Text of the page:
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Special thanks to Ninian Boyle astronomyknowhow.com for information in parts of this guide.
March brings us some wonderful sights to see in the night skies for those who are armed with binoculars, telescopes or just their eyes.
The brightest object in the night sky this month (apart from the Moon) is the Planet Venus. Venus and mighty Jupiter have already been providing a treat n the western skies for naked eye observers, but by the middle of the month the two planets will inch even closer. There are other planetary conjunctions this month as well.
The stars of spring are starting to become more prominent and the mighty constellation of Orion sets earlier in the west as the nights roll on. The constellations of Leo, Coma Berenices and Virgo herald the region of the sky known as the “Realm of the Galaxies” more so as the month moves on.
We have Comet Garradd visible all night long through binoculars, as it starts to fade from 7th to 8th magnitude. You can find it near the north celestial North pole near the star Kochab or Beta Ursa Minoris (The little Bear) on the 6th, and the star Dubhe in the Plough on the 21st. Scan this region with binoculars and you should pick it up as a faint misty patch of light.
The Sun continues to become more active as it approaches “Solar Maximum” in 2013 and this is a time when we need to be on our guard for sudden bursts of activity which can result in aurora for observers in high latitudes. Some large geomagnetic storms in the past have resulted in Aurora being spotted as far south as regions near the Caribbean and Mediterranean. Will we get a show like this soon?
There are going to be some excellent conjunctions this month, as planets and even sometimes the Moon are close together and appear in the same region of the sky.
Mercury. Keep an eye out for the tiny planet Mercury. This planet (closest one to the Sun) is notoriously difficult to see. The best time to try and catch it is on the 4th, low down near the western horizon shortly after sunset. Make sure the Sun has fully set if you plan to sweep the area with binoculars. Never ever look at the sun directly with binoculars, telescopes or your naked eyes – This will damage your eyes or permanently blind you!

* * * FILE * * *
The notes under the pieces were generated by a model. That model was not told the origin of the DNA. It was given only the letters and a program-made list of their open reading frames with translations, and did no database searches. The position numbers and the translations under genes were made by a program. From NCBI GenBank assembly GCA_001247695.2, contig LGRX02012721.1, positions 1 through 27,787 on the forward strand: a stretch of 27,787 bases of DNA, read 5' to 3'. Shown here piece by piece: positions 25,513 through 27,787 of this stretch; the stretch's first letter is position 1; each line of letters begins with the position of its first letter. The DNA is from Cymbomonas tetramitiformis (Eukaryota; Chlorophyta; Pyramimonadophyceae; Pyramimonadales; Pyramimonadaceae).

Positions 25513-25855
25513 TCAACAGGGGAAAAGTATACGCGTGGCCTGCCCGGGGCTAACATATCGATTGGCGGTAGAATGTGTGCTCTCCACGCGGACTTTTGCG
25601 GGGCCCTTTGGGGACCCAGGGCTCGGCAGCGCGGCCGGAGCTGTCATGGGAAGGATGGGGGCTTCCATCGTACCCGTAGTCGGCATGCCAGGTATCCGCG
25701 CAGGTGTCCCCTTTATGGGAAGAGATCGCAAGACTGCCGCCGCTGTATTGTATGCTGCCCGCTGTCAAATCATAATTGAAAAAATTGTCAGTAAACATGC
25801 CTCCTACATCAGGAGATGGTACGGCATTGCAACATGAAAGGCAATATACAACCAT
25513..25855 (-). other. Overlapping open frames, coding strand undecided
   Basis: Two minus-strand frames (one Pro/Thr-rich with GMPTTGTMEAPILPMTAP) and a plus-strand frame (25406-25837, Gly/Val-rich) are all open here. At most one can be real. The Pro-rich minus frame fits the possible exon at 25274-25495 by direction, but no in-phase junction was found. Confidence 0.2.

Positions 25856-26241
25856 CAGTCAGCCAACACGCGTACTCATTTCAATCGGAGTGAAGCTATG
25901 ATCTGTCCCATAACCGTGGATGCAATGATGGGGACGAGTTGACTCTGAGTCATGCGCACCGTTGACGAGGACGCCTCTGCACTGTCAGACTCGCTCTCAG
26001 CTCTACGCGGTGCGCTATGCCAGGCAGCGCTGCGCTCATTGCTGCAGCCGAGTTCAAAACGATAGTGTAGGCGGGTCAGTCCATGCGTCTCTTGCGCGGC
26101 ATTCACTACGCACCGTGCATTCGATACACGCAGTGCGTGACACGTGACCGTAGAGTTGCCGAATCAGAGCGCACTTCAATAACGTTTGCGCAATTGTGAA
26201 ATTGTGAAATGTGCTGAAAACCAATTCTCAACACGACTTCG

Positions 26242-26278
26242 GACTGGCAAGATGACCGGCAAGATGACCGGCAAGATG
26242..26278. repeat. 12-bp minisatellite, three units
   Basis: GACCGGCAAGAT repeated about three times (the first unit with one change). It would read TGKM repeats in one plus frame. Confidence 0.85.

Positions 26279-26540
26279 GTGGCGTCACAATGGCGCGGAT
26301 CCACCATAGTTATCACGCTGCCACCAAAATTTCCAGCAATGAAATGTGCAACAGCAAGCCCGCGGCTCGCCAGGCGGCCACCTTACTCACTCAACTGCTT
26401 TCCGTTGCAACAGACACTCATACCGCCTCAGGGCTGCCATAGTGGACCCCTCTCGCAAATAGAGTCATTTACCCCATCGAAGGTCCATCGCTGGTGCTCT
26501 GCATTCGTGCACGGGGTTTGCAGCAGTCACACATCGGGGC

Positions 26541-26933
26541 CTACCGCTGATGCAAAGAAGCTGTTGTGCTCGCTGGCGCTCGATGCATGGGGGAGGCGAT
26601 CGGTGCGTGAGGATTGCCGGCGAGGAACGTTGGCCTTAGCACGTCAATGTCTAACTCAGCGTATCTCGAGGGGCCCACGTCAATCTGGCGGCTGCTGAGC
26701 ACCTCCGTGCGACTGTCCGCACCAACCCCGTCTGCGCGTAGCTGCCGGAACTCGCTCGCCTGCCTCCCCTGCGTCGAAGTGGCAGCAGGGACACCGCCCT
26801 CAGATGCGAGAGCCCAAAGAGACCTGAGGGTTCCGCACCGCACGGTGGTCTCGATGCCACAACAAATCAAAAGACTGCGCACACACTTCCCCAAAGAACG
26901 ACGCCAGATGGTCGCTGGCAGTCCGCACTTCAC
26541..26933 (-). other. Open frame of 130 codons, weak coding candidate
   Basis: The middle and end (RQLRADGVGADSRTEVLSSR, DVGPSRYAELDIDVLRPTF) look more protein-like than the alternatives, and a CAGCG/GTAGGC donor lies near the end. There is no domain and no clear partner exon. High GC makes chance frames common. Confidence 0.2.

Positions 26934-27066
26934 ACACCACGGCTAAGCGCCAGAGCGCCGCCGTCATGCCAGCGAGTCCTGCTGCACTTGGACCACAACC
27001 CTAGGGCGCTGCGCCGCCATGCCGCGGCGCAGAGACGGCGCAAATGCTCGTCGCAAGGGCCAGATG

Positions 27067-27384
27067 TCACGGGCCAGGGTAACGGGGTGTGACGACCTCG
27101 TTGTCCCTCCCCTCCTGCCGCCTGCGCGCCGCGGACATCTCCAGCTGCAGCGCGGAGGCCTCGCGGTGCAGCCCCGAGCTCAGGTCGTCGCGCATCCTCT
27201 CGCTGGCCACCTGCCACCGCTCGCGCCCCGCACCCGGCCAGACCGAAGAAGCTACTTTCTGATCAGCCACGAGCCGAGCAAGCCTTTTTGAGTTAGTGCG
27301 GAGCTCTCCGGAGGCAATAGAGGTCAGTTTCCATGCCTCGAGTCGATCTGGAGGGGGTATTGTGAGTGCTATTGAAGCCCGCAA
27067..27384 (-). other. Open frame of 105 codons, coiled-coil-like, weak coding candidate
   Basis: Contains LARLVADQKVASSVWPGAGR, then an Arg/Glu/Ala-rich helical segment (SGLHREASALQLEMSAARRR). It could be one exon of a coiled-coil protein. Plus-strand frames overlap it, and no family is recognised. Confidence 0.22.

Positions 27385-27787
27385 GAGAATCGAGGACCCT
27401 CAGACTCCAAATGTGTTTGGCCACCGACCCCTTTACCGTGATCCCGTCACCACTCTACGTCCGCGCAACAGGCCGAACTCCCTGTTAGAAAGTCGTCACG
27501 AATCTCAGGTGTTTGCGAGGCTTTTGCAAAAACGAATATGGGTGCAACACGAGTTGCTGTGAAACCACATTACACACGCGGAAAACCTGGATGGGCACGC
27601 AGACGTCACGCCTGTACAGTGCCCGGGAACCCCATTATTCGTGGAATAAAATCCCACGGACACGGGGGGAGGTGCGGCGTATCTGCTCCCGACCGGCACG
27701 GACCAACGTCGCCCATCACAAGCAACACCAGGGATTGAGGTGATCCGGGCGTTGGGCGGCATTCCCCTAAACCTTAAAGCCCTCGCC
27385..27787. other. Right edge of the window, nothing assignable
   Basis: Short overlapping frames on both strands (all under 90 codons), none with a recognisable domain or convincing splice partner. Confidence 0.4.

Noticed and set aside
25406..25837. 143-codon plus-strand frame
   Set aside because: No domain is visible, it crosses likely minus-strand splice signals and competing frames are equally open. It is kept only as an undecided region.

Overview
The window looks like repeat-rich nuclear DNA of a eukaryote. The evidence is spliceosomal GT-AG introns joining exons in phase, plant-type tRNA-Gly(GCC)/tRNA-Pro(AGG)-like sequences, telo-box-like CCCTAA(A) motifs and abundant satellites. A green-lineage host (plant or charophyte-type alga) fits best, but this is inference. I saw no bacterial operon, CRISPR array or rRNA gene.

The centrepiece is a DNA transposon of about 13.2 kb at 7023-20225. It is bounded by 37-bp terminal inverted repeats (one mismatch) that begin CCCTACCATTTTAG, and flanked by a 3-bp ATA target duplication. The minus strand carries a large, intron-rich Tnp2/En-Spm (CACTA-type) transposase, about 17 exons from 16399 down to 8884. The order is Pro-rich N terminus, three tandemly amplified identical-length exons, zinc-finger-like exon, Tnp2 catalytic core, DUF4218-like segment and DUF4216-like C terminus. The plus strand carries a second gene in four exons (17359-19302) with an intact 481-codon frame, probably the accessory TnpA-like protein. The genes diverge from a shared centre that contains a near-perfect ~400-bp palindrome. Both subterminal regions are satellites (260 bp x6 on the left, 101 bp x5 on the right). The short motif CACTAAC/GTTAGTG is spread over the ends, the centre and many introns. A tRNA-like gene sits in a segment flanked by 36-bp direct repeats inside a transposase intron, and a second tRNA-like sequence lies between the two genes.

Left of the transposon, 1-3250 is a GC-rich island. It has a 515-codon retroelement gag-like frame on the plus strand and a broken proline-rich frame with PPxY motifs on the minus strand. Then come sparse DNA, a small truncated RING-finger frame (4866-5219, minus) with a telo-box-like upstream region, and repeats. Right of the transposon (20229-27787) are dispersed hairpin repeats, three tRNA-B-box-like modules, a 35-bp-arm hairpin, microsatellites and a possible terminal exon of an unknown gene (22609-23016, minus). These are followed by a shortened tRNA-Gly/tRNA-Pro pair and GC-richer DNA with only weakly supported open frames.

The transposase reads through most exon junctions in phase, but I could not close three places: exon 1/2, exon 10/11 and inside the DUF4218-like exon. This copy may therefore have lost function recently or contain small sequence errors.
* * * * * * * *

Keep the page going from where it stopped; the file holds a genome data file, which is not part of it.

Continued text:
Mars reaches what we call ‘opposition’ on the 3rd, when it is directly opposite the Sun in the sky from our point of view here on Earth. This is the best time to view the “Red Planet” with a telescope. Try and see if you can spot its ice caps and dark markings. It will need a clear steady sky and a good magnification to see these well, try different coloured filters and even have a go at webcam imaging this amazing Planet. On the 7th the nearly full Moon lies 10-degrees to the south of the planet Mars. You’ll know its Mars by its distinct orange/pink colour.
Venus & Jupiter bring us the highlight of the month when they appear to be very close to each other and are just separated by 3 degrees on the 15th of March. The brightest out of the pair will be Venus with Jupiter below it and the pair will be an amazing sight – like a pair of heavenly eyes staring down at us. The two planets will be close to each other either side of the 15th, so there should be plenty of picture-taking opportunities. The Moon joins the Venus and Jupiter on the 25th and 26th and the thin crescent Moon will make the show even more stunning.
Saturn rises later in the evenings in the constellation of Virgo, the rings are now nicely tilted towards us and the planet looks stunning right throughout the month. If you have never seen Saturn through a telescope before, you must see it! It is the most beautiful of all the planets and one of the reasons so many people get interested in astronomy.
- First Quarter – 1st March
- Full Moon – 8th March
- Last Quarter – 15th March
- New Moon – 22nd March
In March Orion is getting lower in the West and setting earlier as the spring constellations of Leo, Coma Berenices and Virgo come into view; this is the “Realm of the Galaxies.”
In the month of March the Earth’s orbit around the Sun means that during the night we see out from our own galaxy the ‘Milky Way’ into the depths of deep space. Because of this, we can see many other galaxies and some similar to our own, each contains hundreds of billions of stars. You will need a good telescope to see these amazing wonders; however a good pair of binoculars will show one or two faint fuzzy patches. Some of these faint fuzzy objects are many millions of light years distant.
A few brighter examples lay in the constellation of Leo the Lion. Have a look for M 95, M96 and M105; these are not far from Mars during March. You will need a dark Moonless night to see them well.
Another trio of galaxies still in the constellation of Leo are M65, M66 and NGC 3628 otherwise known as the ‘Leo Triplet’ A small telescope and a low to medium power should show these objects in the same field of view.
The region of sky within Leo, Coma and Virgo is packed with galaxies and whatever telescope you use, you will be sure to spot something.
For those of you without a telescope, see if you can discern the asterism of the ‘Bowl of Virgo’. This is a chain of five stars in a loose semi-circle pointing towards the ‘tail’ of Leo. The brightest star in the chain is Porrima. South of Porrima lays the brightest star in the constellation, called Spica. Saturn can be found to the east of this.